This article presents long-term experimental studies on the moisture safety in the ventilation cavities of highly insulated (HI) structures. The tested HI-walls had thermal transmittances of 0.11-0.13 W/m2K. A wall with a thermal transmittance of 0.23 W/m2K represented the baseline wall in the test. In addition to walls, an HI-roof of a newly built house with a U-value of 0.08 W/m2K was measured. The results indicate that, in the ventilation cavity, the relative humidity of an HI-wall exceeds 1-7% of the humidity measured from the baseline wall during winter, which coincides with the 0.4-1.5°C lower temperatures observed in the HI-walls. The mold risk in the ventilation cavities of the walls is low, as the value of the mold index (MI) remains below one, which indicates small amounts of microscopic mold only on surfaces. However, at the bottom of the cavity, the MI value reaches 1.4 due to lower temperatures. In the HI-roof, the MI values are between 1.0 and 2.0 in the middle of the cavity in winter. The reasons for the higher mold risk of the roof are the humid weather, the built-in moisture of the roof and the low heat flux from inside. The study confirms that, in the future, warmer weather and increased humidity can increase moisture risks in the ventilation cavities. The results support the use of materials that are more resistant to mold in the outer parts of structures.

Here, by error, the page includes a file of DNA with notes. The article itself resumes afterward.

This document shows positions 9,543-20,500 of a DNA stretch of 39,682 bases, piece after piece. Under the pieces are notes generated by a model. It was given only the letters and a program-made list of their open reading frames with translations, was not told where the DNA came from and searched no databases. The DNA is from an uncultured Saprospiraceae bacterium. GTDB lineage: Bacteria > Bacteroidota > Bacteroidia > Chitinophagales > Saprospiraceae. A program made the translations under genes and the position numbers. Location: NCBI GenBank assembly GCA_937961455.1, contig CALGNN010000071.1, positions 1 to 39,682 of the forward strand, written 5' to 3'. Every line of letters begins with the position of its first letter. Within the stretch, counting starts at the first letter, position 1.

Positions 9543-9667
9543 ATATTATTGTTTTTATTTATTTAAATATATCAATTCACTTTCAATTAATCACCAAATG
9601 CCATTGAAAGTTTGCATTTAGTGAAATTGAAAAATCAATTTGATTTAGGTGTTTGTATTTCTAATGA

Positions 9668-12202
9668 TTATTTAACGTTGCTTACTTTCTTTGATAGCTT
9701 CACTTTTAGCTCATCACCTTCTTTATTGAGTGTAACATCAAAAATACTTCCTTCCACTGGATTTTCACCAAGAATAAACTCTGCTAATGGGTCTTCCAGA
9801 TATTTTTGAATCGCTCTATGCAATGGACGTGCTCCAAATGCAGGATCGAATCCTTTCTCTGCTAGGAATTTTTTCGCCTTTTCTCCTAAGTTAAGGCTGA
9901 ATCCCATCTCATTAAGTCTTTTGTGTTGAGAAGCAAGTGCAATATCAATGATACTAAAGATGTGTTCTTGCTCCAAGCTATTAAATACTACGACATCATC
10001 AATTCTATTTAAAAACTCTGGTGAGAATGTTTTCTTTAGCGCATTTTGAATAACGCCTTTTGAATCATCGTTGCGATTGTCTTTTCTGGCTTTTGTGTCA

|Number of pages||10|
|Journal||E3S Web of Conferences|
|Publication status||Published - 30 Jun 2020|
|MoE publication type||A4 Article in a conference publication|
|Event||Nordic Symposium on Building Physics - Tallinn, Estonia|
Duration: 6 Sep 2020 → 9 Sep 2020
Conference number: 12